A rafter is always going to be over engineered so you could likely sister a 2x6 with a 2x6 ripped down to 4.5 inches. One on each side. If it was me I would run it about 3-4 feet past the crack so 10-12 feet in total. That's just me though. Take a longest level you have (atleast 4 feet, preferably 6') and put it on the broken rafter and get it (the rafter) pushed up far enough so there is no rocking and no gap with the level on it
Chris, it sounds like we're talking about a rafter.
It would really help if you could post a picture of the damaged area, showing the roof framing surrounding it so I can tell what we're dealing with.
With a rafter, you can usually get away with sistering one new rafter up against the cracked one. You can carefully clip or bend the nails that protrude down through the sheathing, but remember that they're holding your roof shingles on so you don't want to drive them upward. Joel V's idea about ripping the edge off of a 2x6 to accommodate the nails isn't a bad idea...Any wood you add will certianly strengthen the rafter.
Although I still maintain it is best to consult with an engineer...
You can probably fix this with a 12' 2x6 attached to the damaged rafter with construction adhesive (liquid nails) and 10d box nails. Do two rows of nails with a nail every 12" along the length, so they're about 6" apart staggered top and bottom. The longer the repair board is, the better.
several rafters cracked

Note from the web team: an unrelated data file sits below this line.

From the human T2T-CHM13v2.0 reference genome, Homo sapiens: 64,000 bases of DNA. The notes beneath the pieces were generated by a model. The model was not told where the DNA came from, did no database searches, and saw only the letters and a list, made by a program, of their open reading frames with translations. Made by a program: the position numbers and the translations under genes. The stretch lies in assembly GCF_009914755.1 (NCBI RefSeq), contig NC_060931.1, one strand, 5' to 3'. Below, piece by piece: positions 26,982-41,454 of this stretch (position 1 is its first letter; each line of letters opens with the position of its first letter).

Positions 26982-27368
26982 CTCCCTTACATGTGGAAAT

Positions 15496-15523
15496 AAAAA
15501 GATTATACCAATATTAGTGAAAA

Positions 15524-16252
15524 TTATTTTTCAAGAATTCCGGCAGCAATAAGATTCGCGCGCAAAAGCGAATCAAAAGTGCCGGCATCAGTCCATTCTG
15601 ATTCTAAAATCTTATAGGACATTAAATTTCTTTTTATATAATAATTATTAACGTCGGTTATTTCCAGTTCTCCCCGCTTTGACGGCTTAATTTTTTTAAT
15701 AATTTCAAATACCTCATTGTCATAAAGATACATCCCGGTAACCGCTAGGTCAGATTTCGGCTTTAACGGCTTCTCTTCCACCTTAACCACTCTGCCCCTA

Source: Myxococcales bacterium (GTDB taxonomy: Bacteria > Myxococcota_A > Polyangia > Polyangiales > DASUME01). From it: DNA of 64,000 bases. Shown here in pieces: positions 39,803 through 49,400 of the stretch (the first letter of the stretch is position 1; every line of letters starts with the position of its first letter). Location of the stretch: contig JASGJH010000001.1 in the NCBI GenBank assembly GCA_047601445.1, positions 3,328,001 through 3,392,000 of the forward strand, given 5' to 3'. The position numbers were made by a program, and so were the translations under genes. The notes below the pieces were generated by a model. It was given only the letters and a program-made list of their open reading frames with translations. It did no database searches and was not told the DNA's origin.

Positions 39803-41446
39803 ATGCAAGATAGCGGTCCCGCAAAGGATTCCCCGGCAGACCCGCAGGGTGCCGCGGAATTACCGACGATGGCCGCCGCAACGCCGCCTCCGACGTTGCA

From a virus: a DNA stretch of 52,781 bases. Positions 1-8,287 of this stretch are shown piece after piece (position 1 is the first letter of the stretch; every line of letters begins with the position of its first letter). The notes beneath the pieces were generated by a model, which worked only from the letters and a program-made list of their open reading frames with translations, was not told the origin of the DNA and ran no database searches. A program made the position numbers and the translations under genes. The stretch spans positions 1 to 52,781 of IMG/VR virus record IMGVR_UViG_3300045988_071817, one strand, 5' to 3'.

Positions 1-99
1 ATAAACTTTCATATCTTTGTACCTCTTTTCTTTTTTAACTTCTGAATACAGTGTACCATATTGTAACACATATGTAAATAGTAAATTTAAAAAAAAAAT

My 2 x 4 rafters are 24" on center. They support 3 layers of shingles, a layer of cedar and a layer of pine sheathing - that's a lot of weight. So much so that it has cracked several of the rafters.
After consulting buddies of mine that each have twenty plus years of roofing experience I am going to follow these directions;
First replace floor joists from end to end (the entire span in all structural framing is key) Use nail gun and circular for this
Step 2 lay a 2x6 plate across and above the entire span of my attic floor / downstairs ceiling joists
Step 3 climb step ladder, use speed square to measure pitch of roof, set chop saw and cut base plate side of 2x6 sister rafter
Step 4 Have a friend hold base plate flush to floor (I don't need a seat cut - you might)
Grab other end of sixteen foot 2x6 climb step ladder use square to draw a line down from my 1x8 pine ridge plate, cut 2 x6 - lay sister rafter on the ground then
Step 5 use a four foot level against cracked rafter and good rafter to inspect the difference in pitch (get a mental picture of how the good rafter looks)
Step 6 jam a kneewall sized 2x6 between new base plate (step 2) and cracked rafter to take the sagg out of the roof (check pitch with level)
Step 7 from end to end nail up the sister rafter that I just cut both sides of with the nail gun my buddy lent me.
Step 8 remove kneewall from new 2x6 rafters and put them under good 2x4's
Now it's strong enough to hold me while I ripit and install a galvanized roof in late spring
Peace out y'all
|All times are GMT -4. The time now is 06:10 AM.|
© 2003 - 2010 The Building Network LLC